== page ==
phr

Does Your Pediatric Practice have a clear and consistent Billing Policy Manual?

October 4, 2012 in Uncategorized by support Team  |  3 Comments

One of the first steps to optimizing the revenue cycle for a Pediatric Practice is to develop and incorporate a consistent Billing Processes, Procedures and Policies Manual for the practice. This manual should be customized to the practice based on how the revenue cycle is managed for the Pediatric Practice. Some items to include in this manual are:
• Payment Plan Agreement
• Examples of letters that will be used for final collections, payment plan, etc.
• List of responsibilities for front desk team members
• Registration forms
• Notices such as privacy policy
For all of our new billing clients we develop or edit the Billing Processes, Procedures and Policies Manual to the needs of the practice. This written document helps to provide clarity to all parties involved related to the Processes, procedures and policies for managing the revenue cycle of the Pediatric Practice. Developing and implementing this manual is an important first step to optimizing the revenue cycle for the Pediatric Practice. If you develop your own manual, recommend you obtain assistance from either a Pediatric Practice consultant or from another Pediatric Practice Administrator to identify if the manual is within the current standards of the industry. We have obtained new clients that were managing the practice based on revenue cycle rules of the late 1990s. In some of these cases, the practices were missing thousands of dollars a month in unrealized revenue due to outdated practices and processes.

How the front Desk Team Optimizes the Front End of Pediatric Revenue Cycle and Billing

May 24, 2012 in Uncategorized by support Team  |  Comments Off on How the front Desk Team Optimizes the Front End of Pediatric Revenue Cycle and Billing

The revenue cycle for a Pediatric Practice consists of a front and back end. The processes and procedures of claim submission and patient statements are usually established and led by the group that manages the back-end of the revenue cycle. If you outsource your billing for your Pediatric practice, this is the Medical Billing Company that manages the billing of insurance companies and patients. This billing company should have defined processes and systems to manage their billing and collections for clients. They should provide the practice with a billing manual on how they manage the billing for the practice. This manual helps insure there is good communication and compliance with a process. Make sure to select a company that has processes and procedures with focused experienced in Pediatrics. If your practice utilizes a biller in-house, you need a practice administrator to develop processes and procedures then monitor these processes on a routine basis to insure adherence to these systems. Some questions include: what % of claims is sent to the insurance company within 3 days of being seen in the office? What is the rejection rate at the clearing house? What are the trends in re-submissions? How often do you train your billing team? Is the biller aware of the current changes in codes and coding rules? What is your management plan? Although physicians have the intellect to learn these items, does this extra management and learning reduce revenue generating areas like new patients and alliances with other providers? No matter if the billing is managed by a professional billing service or in house, the practice will need to manage the front end of the revenue cycle.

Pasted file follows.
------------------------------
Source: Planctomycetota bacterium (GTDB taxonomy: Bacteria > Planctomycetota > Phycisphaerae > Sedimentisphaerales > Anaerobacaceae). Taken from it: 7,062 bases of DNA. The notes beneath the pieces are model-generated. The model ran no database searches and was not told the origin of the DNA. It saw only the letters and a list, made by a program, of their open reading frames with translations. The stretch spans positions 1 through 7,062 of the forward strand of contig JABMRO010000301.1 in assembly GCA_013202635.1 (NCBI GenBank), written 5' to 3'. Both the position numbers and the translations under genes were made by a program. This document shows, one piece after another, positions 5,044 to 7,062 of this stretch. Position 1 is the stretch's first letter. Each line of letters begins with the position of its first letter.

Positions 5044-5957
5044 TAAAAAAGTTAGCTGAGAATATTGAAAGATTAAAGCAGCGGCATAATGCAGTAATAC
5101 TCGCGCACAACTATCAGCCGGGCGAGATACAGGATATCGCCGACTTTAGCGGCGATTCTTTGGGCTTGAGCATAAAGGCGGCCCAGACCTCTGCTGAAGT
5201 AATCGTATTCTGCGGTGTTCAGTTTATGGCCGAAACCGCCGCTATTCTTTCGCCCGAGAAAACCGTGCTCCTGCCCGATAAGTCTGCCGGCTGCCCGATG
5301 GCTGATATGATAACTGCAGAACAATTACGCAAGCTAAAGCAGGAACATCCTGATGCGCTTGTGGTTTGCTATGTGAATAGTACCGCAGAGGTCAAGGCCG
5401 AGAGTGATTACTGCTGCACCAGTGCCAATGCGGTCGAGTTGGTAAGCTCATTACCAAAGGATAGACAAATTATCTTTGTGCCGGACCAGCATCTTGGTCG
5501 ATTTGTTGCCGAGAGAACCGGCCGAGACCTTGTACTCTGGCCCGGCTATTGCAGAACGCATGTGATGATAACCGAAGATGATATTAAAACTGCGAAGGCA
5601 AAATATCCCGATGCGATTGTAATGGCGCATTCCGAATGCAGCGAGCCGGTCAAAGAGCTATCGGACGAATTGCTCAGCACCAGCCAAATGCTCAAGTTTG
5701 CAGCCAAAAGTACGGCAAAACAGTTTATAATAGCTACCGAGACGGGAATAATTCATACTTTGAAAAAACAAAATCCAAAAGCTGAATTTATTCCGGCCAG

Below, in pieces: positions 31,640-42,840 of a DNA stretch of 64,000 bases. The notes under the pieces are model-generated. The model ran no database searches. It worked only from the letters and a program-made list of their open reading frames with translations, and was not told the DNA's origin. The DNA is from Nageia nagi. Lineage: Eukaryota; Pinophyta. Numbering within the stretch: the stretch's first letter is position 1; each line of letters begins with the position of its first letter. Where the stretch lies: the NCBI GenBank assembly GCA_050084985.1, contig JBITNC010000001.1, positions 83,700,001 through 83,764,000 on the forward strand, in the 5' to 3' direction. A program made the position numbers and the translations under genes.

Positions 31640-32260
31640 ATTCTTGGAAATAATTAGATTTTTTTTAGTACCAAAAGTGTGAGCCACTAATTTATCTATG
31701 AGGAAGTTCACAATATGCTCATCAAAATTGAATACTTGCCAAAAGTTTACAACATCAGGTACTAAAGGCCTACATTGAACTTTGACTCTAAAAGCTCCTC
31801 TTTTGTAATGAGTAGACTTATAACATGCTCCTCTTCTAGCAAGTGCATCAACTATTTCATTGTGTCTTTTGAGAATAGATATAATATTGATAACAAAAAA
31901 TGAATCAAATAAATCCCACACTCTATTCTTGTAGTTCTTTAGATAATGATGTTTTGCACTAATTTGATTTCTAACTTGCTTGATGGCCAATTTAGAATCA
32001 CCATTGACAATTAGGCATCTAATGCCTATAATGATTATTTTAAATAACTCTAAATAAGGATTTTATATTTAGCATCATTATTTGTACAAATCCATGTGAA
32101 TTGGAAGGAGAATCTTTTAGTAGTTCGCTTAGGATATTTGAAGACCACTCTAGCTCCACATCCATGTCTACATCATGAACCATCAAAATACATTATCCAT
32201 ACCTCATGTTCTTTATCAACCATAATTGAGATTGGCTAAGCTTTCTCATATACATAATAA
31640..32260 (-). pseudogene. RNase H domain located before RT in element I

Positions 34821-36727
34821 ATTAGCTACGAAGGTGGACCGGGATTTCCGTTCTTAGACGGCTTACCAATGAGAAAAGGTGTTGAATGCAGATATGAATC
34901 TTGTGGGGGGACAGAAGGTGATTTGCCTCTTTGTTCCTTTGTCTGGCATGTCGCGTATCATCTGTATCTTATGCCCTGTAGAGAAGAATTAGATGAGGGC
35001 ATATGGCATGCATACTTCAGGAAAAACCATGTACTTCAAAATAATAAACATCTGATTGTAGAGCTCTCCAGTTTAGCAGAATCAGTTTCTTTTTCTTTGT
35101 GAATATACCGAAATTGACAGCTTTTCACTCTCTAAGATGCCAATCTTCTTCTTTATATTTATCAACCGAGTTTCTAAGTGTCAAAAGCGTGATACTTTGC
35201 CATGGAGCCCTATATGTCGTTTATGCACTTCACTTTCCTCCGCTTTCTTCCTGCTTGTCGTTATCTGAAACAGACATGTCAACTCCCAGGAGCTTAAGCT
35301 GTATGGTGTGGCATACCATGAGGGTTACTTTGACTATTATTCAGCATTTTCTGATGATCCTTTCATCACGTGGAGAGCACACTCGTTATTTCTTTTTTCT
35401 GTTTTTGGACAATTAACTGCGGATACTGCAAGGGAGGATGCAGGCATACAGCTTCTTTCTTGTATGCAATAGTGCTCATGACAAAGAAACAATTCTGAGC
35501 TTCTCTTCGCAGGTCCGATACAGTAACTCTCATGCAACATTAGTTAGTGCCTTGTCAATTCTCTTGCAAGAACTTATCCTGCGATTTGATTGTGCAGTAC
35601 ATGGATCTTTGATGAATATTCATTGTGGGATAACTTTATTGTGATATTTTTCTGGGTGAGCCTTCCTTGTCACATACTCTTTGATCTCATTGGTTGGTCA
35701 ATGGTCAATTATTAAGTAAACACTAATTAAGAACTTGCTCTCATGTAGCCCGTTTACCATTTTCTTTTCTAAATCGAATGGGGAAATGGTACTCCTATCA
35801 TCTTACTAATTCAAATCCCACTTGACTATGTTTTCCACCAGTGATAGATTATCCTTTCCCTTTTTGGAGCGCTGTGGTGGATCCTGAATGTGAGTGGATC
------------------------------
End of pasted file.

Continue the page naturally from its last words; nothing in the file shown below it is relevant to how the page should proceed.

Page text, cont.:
What is the front end of the revenue cycle? The most important aspect of the front-end of the revenue cycle is managed by the front desk team. Prior to a patient checking in, a front desk team member needs to verify the patient’s insurance, collect the co-pay, scan the insurance card and collect any outstanding bills. How well the ‘back end’ casino online of the revenue cycle communicates with the front end is important to optimize the payment due from payments. This level of coordination and communication is dependent on the system being used as well as the people using the system. For instance, a good system will allow the billing team to flag a patient that has a balance so that this information shows up on the schedule when the person checks in. The staff at the front desk needs to be coached and provided feedback on their consistency on collecting any flagged balances. A person in the practice (usually a physician partner) should be reviewing each week to verify that all co-pays are collected, insurance cards scanned in and patient balances collected when the patient shows up.

These are some examples of what the front desk team needs to do. Managing the front end of the revenue cycle is usually very simple and not time consuming. No matter if the practice leverages a professional billing company or decides to utilize their own billers, it is in their best interest to manage the front end of the revenue cycle.